Tuesday, October 4, 2016

‘Pink’ film review: An engaging but unrealistic catharsis

‘Pink’ tries to be a film with a message, in the same vein as the exceptional but problematic ‘Angry Indian Goddesses’ — it might be Bollywood with a difference but it is still Bollywood

- Rutwij Nakhwa

‘Pink’ is one of the few films in recent Hindi Cinema, that employs cinematic technique so exceptionally well to set mood and flesh out the bleak, dark tone that prevails throughout the two hour long thriller drama. Right from the start, you are plunged into claustrophobic close-ups interspersed with dark Delhi landscapes, amplified by erratic jump cuts and shaky camera movements that are reminiscent of Kathryn Bigelow’s intense Iraq War drama, ‘The Hurt Locker’ (2008).   

A deep sense of dread and unease grips you, even before you get any grasp on the narrative — a harrowing feeling that reminded me of AnuragKashyap’s technically excellent, dark psychological thriller, ‘Raman Raghav 2.0’ (2016). As the narrative unfolds, you increasingly experience the anguish and helplessness of the characters, rather than just empathising with them. The film puts you in the same psychological frame of mind as the characters — to an extent you feel what being a woman in this country feels like — and that, is the brilliance of the film.

Three young women sharing an apartment in Delhi — Meenal, Falak and Andrea befriend three males (one of them is a friend of Meenal’s) at a rock concert and accompany them to a hotel room in Delhi for drinks, in a resort where the boys had invited them for dinner. Things get out of hand as one of the males, Rajveer, tries molesting Meenal and in retaliation she smashes a bottle on his forehead, dangerously close to his eye. All this is however alleged, as the viewer only gets characters’ accounts of the incident.


Soon, Amitabh Bachchan enters with overgrown silver eyebrows and creeps you out like never before. He is the girls’ neighbour, who perversely stares at Meenal, while she is jogging and stops and crouches to tie her shoelace, later he stares into their apartment, forcing Falak, to draw the curtains. This inexplicable, strange staring continues for good measure. He also manages to save Falak, as she almost walks into a speeding car, only to stare again, into her eyes and say in the most eerie manner and voice, “You must be careful.”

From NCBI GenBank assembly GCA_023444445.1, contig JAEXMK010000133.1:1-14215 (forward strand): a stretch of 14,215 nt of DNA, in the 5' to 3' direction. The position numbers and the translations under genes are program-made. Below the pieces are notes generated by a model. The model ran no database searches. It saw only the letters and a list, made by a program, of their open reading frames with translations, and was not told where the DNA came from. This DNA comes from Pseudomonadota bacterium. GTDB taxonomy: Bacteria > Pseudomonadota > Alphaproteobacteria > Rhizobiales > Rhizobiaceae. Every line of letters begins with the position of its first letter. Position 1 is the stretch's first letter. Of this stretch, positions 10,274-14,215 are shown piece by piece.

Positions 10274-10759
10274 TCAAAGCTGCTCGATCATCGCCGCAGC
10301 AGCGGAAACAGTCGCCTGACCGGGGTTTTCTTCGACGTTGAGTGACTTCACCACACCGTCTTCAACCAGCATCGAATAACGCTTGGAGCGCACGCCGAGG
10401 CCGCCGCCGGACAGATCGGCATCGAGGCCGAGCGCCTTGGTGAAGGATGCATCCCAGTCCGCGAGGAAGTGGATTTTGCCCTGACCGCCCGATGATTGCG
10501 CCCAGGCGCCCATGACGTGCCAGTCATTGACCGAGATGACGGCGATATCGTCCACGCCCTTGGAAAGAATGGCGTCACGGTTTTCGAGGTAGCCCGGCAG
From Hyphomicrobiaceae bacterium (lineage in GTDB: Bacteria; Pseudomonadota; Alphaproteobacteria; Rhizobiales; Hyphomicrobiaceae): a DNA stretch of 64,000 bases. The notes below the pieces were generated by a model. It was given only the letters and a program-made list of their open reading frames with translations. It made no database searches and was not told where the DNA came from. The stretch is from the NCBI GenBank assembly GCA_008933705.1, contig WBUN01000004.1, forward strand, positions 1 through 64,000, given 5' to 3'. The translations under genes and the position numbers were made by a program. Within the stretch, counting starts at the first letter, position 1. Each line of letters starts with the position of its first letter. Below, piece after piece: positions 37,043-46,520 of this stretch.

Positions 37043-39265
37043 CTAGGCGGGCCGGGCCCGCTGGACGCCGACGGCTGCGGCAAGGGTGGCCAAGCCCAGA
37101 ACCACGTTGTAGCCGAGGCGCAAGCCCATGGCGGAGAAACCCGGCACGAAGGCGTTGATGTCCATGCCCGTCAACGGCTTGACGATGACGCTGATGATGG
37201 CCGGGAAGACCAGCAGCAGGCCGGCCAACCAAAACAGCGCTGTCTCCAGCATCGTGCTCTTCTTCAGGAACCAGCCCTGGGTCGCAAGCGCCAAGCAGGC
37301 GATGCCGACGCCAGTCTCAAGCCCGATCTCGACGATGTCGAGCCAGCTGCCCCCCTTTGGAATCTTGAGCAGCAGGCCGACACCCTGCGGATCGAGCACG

His ailing wife who is on her deathbed in a hospital appears in random scenes, and his mental illness, (supposed to be bi-polar, but never actually named in the film) seem to be crude plot elements meant to add “character” to his character and maybe try and (unsuccessfully) justify the creepiness. He even wears a weirdly scary breathing mask; again, I have no idea why. The only end, if any, for this creepiness is the twist, wherein Amitabh proves to be the knight in shining armour, as he shows up in his legal attire at the girls’ doorstep, looking dapper as hell, come to their rescue. I felt a strange urge to hoot and clap at this point, but I held back. Bachchan is Deepak Sehgal, a celebrated lawyer, who has famously and publicly retired from practice owing to his mental illness (Andrea learns this through Google), how he can then return at will and practice law, is again a mystery that the film leaves unanswered. 

Turns out, the blow to Rajveer’s male ego is far more severe than his physical injuries. Incited by his cousin, they chart out a plan for revenge; Rajveer, by the way, like most Bollywood villains is a well-connected politician’s son. Hence Meenal’s police complaint goes unheard, while she is arrested on charges of assault, manslaughter, soliciting and what not. Because, if you’re a politician, the law is basically your bitch. 

The film then finally moves into the courtroom drama that its marketing promised us. 
The trial itself, much like the rest of the film, runs more on emotion than logic. Piyush Mishra, as the opposition laywer, is brilliant as always but his character is written one-dimensionally — completely unlikeable and clearly set to fail. I wonder how the politician’s big money couldn’t buy a better lawyer.  Sehgal’s illness only appears when it’s least inconvenient to the court proceedings, otherwise he is flawless, delivering one inspiring monologue after the other. Amitabh with his long and illustrious career, delivers a performance that will distinctly stand out, my recent favourites being ‘Piku’ (2015) and ‘The Last Lear’ (2007).

‘Pink’ tries to be a film with a message, in the same vein as the exceptional but problematic ‘Angry Indian Goddesses’ (2015) — it might be Bollywood with a difference but it is still Bollywood. We still have a “man” in Deepak Sehgal, who runs the film and the entire discourse against patriarchy, while all the women around him, stare with starry-eyed gratitude. A film that doesn’t strive to be realistic, could have easily had a strong female character supporting, if not running Bachchan’s one-man-show. In its contrived “happily ever after” ending it robs the audience of any discourse that they might have engaged in, in response to the film, again a trademark of Bollywood. 

This film is clearly an improvement over what anyone could have expected from Bollywood, but now it’s time to set the bar much higher.

'Pink' is now playing at a cinema near you.

The opinions expressed in this article are the author's own and do not reflect the view of the publication or that of Uma da Cunha.

Rutwij Nakhwa, studying for his Bachelor's in Mass  Media  at St Xavier's College, Mumbai,
 is working as an intern with  Uma da Cunha and her quarterly  magazine  'Film India Worldwide

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